Ovarian cancer: what you need to know

March is Ovarian Cancer Awareness Month and Mr Sotiris Vimplis, consultant obstetrician and gynaecologist at Spire Roding, talks about ovarian cancer and what you need to know about it.

What is it?

Ovarian cancer is the fifth most common cancer in women with around 7,000 new cases diagnosed in the UK each year. There are often delays between onset of symptoms and diagnosis. It can be easy to dismiss the symptoms but if you think something has changed with your body, don’t ignore it. And don’t be afraid to talk to your doctor or a specialist.

What causes it?

In most cases, the reason why ovarian cancer develops is unknown. If two or more relatives from the same side of your family have had ovarian or breast cancer, you may have a higher risk of developing ovarian cancer yourself. But only one in ten cases is caused by an inherited faulty gene.

The risk also increases with age and most cases occur in women over the age of 50. Starting your period before 12, going through the menopause after 50, having your first child after 30 or not having any children are also risk factors for ovarian cancer.

What are the symptoms?

It is important that women are aware of the symptoms, so that they can seek advice as early as possible. There is now agreement that the three most common symptoms of ovarian cancer are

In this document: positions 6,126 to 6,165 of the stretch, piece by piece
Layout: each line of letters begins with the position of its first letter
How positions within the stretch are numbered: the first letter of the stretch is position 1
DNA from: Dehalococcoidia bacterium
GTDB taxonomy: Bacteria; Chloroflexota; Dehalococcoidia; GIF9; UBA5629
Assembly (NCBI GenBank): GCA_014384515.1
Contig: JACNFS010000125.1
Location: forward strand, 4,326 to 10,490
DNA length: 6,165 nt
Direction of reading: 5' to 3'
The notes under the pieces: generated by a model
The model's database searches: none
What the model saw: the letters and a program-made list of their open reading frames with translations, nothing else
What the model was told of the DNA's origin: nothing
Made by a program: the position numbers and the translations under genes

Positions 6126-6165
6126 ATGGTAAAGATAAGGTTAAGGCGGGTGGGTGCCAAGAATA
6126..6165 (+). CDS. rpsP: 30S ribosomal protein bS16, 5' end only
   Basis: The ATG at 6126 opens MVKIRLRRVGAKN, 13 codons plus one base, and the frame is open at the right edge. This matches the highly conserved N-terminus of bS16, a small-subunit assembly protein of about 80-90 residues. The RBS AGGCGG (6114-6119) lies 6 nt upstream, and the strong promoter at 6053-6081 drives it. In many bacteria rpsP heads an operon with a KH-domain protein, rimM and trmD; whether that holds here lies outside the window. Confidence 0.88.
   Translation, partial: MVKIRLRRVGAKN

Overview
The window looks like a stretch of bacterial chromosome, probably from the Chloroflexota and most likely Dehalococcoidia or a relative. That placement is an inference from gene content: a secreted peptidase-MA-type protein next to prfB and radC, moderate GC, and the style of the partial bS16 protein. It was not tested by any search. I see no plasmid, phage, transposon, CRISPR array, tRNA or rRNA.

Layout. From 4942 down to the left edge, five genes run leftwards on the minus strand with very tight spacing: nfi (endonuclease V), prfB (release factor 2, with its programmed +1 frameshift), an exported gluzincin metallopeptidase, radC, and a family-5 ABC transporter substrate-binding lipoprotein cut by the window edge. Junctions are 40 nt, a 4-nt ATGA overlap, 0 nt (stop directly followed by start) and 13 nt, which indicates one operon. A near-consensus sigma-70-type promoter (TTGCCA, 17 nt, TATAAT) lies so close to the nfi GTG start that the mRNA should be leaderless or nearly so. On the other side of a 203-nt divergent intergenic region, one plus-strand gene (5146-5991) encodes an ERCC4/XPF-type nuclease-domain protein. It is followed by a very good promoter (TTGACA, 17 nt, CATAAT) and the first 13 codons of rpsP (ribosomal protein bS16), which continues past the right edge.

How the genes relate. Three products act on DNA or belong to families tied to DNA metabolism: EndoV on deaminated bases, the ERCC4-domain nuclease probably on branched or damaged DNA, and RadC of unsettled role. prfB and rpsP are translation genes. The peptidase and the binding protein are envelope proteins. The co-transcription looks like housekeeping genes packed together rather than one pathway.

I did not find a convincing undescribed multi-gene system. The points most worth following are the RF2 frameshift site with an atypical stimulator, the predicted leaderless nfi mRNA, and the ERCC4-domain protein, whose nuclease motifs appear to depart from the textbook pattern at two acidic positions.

• Abdominal or pelvic pain that is experienced most days
  • Bloating that persists and does not come and go
  • Difficulty eating or feeling full quickly

Many of us get symptoms like these from time to time. However, the symptoms of ovarian cancer are distinct in that they are new (started in the last 12 months), persistent, frequent (more than 12 days a month) and getting progressively worse.

 How is it diagnosed?

If you are experiencing the symptoms of ovarian cancer your GP should do a CA125 blood test. Depending on the results of this blood test, he may recommend an ultrasound of your abdomen and ovaries.

Ovarian cancer may be suspected if an ovary appears abnormal on an ultrasound scan. Abnormal blood tests such as high levels of a protein called CA125 can make it more likely that it is malignant.

You are likely to be offered a CT scan (computed tomography scan) or an MRI (Magnetic Resonance Imaging) of your abdomen and pelvis. If cancer is confirmed, you will be referred to a specialist gynaecology cancer centre to plan treatment.

What are the treatment options?

Treatment depends on the stage and grade of the cancer, patient’s general health and her own wishes.

Surgery usually involves removing both ovaries and the fallopian tubes, womb and cervix and the layer of fatty tissue in the abdomen known as the omentum. Biopsies and some lymph nodes may also be taken from your abdomen and pelvis.

Chemotherapy is usually given after surgery. Sometimes it may be given before surgery, usually to help shrink the tumour and to make it easier to remove.

It is important to remember that at the moment, there is no screening test reliable enough to use to check for ovarian cancer in the general population. Early diagnosis is the best chance of survival.

Mr Sotiris Vimplis MBBS (Hons) MRCOG, Consultant Obstetrician and Gynaecologist at Spire Roding Hospital

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